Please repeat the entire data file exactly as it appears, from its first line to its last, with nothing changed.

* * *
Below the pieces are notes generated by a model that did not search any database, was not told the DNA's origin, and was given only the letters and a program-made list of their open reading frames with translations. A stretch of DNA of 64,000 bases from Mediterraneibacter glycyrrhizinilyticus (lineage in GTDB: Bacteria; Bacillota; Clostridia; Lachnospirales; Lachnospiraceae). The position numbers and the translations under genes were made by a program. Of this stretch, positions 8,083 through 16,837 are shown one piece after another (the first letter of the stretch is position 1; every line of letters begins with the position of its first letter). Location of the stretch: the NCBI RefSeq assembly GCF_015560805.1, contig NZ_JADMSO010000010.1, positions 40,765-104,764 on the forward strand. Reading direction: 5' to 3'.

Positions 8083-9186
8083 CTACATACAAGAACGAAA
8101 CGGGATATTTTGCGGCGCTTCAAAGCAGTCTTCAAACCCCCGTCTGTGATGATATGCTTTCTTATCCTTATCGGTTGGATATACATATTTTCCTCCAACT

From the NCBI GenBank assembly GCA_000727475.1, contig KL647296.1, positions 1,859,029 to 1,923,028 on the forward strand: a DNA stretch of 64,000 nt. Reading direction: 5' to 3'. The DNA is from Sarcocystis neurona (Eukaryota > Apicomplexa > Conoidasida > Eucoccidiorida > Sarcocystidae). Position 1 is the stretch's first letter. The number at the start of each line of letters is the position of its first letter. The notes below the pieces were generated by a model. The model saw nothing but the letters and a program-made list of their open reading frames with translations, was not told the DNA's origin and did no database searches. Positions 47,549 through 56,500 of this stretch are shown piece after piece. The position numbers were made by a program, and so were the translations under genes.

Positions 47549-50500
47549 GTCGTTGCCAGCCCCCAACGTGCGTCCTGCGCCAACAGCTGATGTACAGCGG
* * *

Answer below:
Below the pieces are notes generated by a model that did not search any database, was not told the DNA's origin, and was given only the letters and a program-made list of their open reading frames with translations. A stretch of DNA of 64,000 bases from Mediterraneibacter glycyrrhizinilyticus (lineage in GTDB: Bacteria; Bacillota; Clostridia; Lachnospirales; Lachnospiraceae). The position numbers and the translations under genes were made by a program. Of this stretch, positions 8,083 through 16,837 are shown one piece after another (the first letter of the stretch is position 1; every line of letters begins with the position of its first letter). Location of the stretch: the NCBI RefSeq assembly GCF_015560805.1, contig NZ_JADMSO010000010.1, positions 40,765-104,764 on the forward strand. Reading direction: 5' to 3'.

Positions 8083-9186
8083 CTACATACAAGAACGAAA
8101 CGGGATATTTTGCGGCGCTTCAAAGCAGTCTTCAAACCCCCGTCTGTGATGATATGCTTTCTTATCCTTATCGGTTGGATATACATATTTTCCTCCAACT

From the NCBI GenBank assembly GCA_000727475.1, contig KL647296.1, positions 1,859,029 to 1,923,028 on the forward strand: a DNA stretch of 64,000 nt. Reading direction: 5' to 3'. The DNA is from Sarcocystis neurona (Eukaryota > Apicomplexa > Conoidasida > Eucoccidiorida > Sarcocystidae). Position 1 is the stretch's first letter. The number at the start of each line of letters is the position of its first letter. The notes below the pieces were generated by a model. The model saw nothing but the letters and a program-made list of their open reading frames with translations, was not told the DNA's origin and did no database searches. Positions 47,549 through 56,500 of this stretch are shown piece after piece. The position numbers were made by a program, and so were the translations under genes.

Positions 47549-50500
47549 GTCGTTGCCAGCCCCCAACGTGCGTCCTGCGCCAACAGCTGATGTACAGCGG